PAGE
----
When you record, edit, or convert videos you may stop and think what format you should use. Needless to say you will undoubtedly want to select the ‘best’ video format – but may not know what that is.
The fact of the matter is that the ‘best’ video format to select hinges on how you intend the video to be used:
Distribute the Video File in General
If you’re going to distribute the video file in general and plan on numerous people viewing it – compatibility should be your priority. The format that you choose should be as widely-supported as possible on different devices and platforms.
As things stand the best format to fit that criteria is MP4 with H.264 as it is supported on most devices including PCs, mobile devices, browsers, and more.
Upload to Online Video Platforms or Social Media
Every online video and social media platform will generally have its own set of recommended upload settings that encompass the video format, resolution, frame rate, aspect ratio, bitrates, and other settings. Ideally you should use the format that is recommended to make sure you have no issues uploading the video.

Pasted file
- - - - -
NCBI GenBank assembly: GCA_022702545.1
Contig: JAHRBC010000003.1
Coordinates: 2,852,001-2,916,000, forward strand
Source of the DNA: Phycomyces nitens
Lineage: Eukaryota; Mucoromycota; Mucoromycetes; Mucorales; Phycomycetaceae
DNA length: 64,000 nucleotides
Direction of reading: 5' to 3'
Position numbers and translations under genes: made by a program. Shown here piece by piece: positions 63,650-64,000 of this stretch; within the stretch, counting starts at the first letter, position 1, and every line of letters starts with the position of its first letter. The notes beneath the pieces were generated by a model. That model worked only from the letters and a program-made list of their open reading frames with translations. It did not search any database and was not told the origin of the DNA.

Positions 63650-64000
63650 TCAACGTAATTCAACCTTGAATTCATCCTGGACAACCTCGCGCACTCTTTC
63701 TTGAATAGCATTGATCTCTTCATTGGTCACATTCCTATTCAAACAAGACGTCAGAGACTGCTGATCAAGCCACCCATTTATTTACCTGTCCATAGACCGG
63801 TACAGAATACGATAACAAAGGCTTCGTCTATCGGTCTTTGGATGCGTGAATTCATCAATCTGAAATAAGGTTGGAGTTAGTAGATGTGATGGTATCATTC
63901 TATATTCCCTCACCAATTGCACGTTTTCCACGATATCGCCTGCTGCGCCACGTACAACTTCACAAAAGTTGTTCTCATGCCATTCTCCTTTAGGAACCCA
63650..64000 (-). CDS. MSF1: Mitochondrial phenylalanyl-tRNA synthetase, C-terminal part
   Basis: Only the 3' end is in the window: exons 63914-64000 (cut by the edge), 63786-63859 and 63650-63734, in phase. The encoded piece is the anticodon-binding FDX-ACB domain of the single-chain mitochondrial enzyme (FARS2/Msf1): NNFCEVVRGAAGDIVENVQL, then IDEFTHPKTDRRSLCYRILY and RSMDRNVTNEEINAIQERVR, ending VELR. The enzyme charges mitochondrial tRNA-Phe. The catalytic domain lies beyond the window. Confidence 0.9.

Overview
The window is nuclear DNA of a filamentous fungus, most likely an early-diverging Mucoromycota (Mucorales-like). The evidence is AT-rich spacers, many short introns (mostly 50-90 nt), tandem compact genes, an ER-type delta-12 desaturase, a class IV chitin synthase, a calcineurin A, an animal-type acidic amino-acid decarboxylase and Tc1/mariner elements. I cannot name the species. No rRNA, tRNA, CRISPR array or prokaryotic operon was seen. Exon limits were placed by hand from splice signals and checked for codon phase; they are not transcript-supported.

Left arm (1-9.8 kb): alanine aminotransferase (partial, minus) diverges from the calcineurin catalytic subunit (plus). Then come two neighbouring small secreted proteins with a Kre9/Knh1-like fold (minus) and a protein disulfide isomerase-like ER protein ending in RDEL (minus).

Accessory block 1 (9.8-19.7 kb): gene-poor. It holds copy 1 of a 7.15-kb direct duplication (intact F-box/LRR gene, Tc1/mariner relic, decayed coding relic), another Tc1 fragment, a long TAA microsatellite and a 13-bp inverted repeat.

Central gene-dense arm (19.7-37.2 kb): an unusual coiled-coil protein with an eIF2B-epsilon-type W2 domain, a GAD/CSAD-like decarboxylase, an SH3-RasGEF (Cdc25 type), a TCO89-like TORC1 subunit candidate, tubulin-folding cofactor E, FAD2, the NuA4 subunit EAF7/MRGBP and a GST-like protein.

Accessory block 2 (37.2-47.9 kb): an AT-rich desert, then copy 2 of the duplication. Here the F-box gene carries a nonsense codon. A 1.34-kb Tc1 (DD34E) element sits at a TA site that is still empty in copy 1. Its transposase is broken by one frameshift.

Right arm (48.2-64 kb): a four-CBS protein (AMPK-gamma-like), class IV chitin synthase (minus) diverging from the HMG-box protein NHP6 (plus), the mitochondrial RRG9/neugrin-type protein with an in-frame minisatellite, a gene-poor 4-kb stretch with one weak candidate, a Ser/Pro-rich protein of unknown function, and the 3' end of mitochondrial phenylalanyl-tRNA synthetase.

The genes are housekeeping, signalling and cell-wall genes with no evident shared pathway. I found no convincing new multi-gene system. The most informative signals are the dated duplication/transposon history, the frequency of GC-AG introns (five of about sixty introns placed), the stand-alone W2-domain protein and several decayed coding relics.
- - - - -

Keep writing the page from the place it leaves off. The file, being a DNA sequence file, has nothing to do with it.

On top of that if the platform internally converts the video to other format its quality is more likely to be preserved if you stuck to the recommended specifications.
Most platforms right now tend to prefer MP4 with H.264 and it is a safe choice in general. That said it may help to check this list of current video specifications.
Burn a DVD Video
Video DVDs have their own set of specifications and require the use of MPEG-2 in VOB containers as the format. Some newer DVD players may technically be able to play other formats, but many do not.
Compress the Video File Size
Video formats that use newer codecs are generally preferable for compressing the video file size, as they tend to provide better compression rates. For example the HEVC (H.265) video codec can compress H.264 by up to 50%, and the AV1 codec can compress HEVC by up to 30%.
The main issue however is that newer codecs are not as widely-supported and so there may be some difficulty viewing them. That is why the most practical approach is to check if HEVC is supported and use it if possible, or if not fall back to H.264.
Edit Videos or Store Them Prior to Post-Production
It is normally best to keep videos in a lossless format for editing purposes. However that may not always be practical due to the storage space that it requires and the fact that many consumer recording devices export videos using lossy compression.
If the video is already compressed the best thing you can do is to store it in that original form and only convert its format after post-production.
If you need to convert videos you can click here for more information. Based on the list above you should be able to easily determine the best format to use, and can convert your videos accordingly.
It should be noted that some of the specific formats listed are subject to change – as newer formats may eventually replace them. However that normally happens quite gradually, and so there is no immediate need to be concerned.